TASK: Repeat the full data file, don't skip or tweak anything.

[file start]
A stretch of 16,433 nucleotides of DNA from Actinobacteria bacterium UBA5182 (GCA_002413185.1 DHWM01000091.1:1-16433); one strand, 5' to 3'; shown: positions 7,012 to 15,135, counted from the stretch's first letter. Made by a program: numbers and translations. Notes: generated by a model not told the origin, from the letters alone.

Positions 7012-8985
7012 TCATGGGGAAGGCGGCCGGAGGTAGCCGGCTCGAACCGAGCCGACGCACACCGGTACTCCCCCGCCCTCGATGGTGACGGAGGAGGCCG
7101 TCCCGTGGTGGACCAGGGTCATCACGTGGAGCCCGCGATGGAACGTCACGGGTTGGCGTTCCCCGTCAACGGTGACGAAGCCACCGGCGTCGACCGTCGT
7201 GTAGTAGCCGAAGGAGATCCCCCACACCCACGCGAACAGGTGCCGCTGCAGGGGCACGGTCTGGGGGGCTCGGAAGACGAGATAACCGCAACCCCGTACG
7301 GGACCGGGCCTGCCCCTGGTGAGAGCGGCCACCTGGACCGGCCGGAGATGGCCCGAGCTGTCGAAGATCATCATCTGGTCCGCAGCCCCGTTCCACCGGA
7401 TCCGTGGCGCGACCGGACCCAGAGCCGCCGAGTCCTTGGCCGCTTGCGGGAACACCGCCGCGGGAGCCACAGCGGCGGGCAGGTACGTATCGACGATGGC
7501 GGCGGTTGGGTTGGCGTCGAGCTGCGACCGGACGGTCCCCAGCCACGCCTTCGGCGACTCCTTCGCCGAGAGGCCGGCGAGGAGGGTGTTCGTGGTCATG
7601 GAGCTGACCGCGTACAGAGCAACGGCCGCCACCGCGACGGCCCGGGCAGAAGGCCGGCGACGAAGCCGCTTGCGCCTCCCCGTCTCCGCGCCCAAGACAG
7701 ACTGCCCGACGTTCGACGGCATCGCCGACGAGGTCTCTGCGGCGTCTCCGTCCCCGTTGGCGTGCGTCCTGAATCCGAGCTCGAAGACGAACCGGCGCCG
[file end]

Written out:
A stretch of 16,433 nucleotides of DNA from Actinobacteria bacterium UBA5182 (GCA_002413185.1 DHWM01000091.1:1-16433); one strand, 5' to 3'; shown: positions 7,012 to 15,135, counted from the stretch's first letter. Made by a program: numbers and translations. Notes: generated by a model not told the origin, from the letters alone.

Positions 7012-8985
7012 TCATGGGGAAGGCGGCCGGAGGTAGCCGGCTCGAACCGAGCCGACGCACACCGGTACTCCCCCGCCCTCGATGGTGACGGAGGAGGCCG
7101 TCCCGTGGTGGACCAGGGTCATCACGTGGAGCCCGCGATGGAACGTCACGGGTTGGCGTTCCCCGTCAACGGTGACGAAGCCACCGGCGTCGACCGTCGT
7201 GTAGTAGCCGAAGGAGATCCCCCACACCCACGCGAACAGGTGCCGCTGCAGGGGCACGGTCTGGGGGGCTCGGAAGACGAGATAACCGCAACCCCGTACG
7301 GGACCGGGCCTGCCCCTGGTGAGAGCGGCCACCTGGACCGGCCGGAGATGGCCCGAGCTGTCGAAGATCATCATCTGGTCCGCAGCCCCGTTCCACCGGA
7401 TCCGTGGCGCGACCGGACCCAGAGCCGCCGAGTCCTTGGCCGCTTGCGGGAACACCGCCGCGGGAGCCACAGCGGCGGGCAGGTACGTATCGACGATGGC
7501 GGCGGTTGGGTTGGCGTCGAGCTGCGACCGGACGGTCCCCAGCCACGCCTTCGGCGACTCCTTCGCCGAGAGGCCGGCGAGGAGGGTGTTCGTGGTCATG
7601 GAGCTGACCGCGTACAGAGCAACGGCCGCCACCGCGACGGCCCGGGCAGAAGGCCGGCGACGAAGCCGCTTGCGCCTCCCCGTCTCCGCGCCCAAGACAG
7701 ACTGCCCGACGTTCGACGGCATCGCCGACGAGGTCTCTGCGGCGTCTCCGTCCCCGTTGGCGTGCGTCCTGAATCCGAGCTCGAAGACGAACCGGCGCCG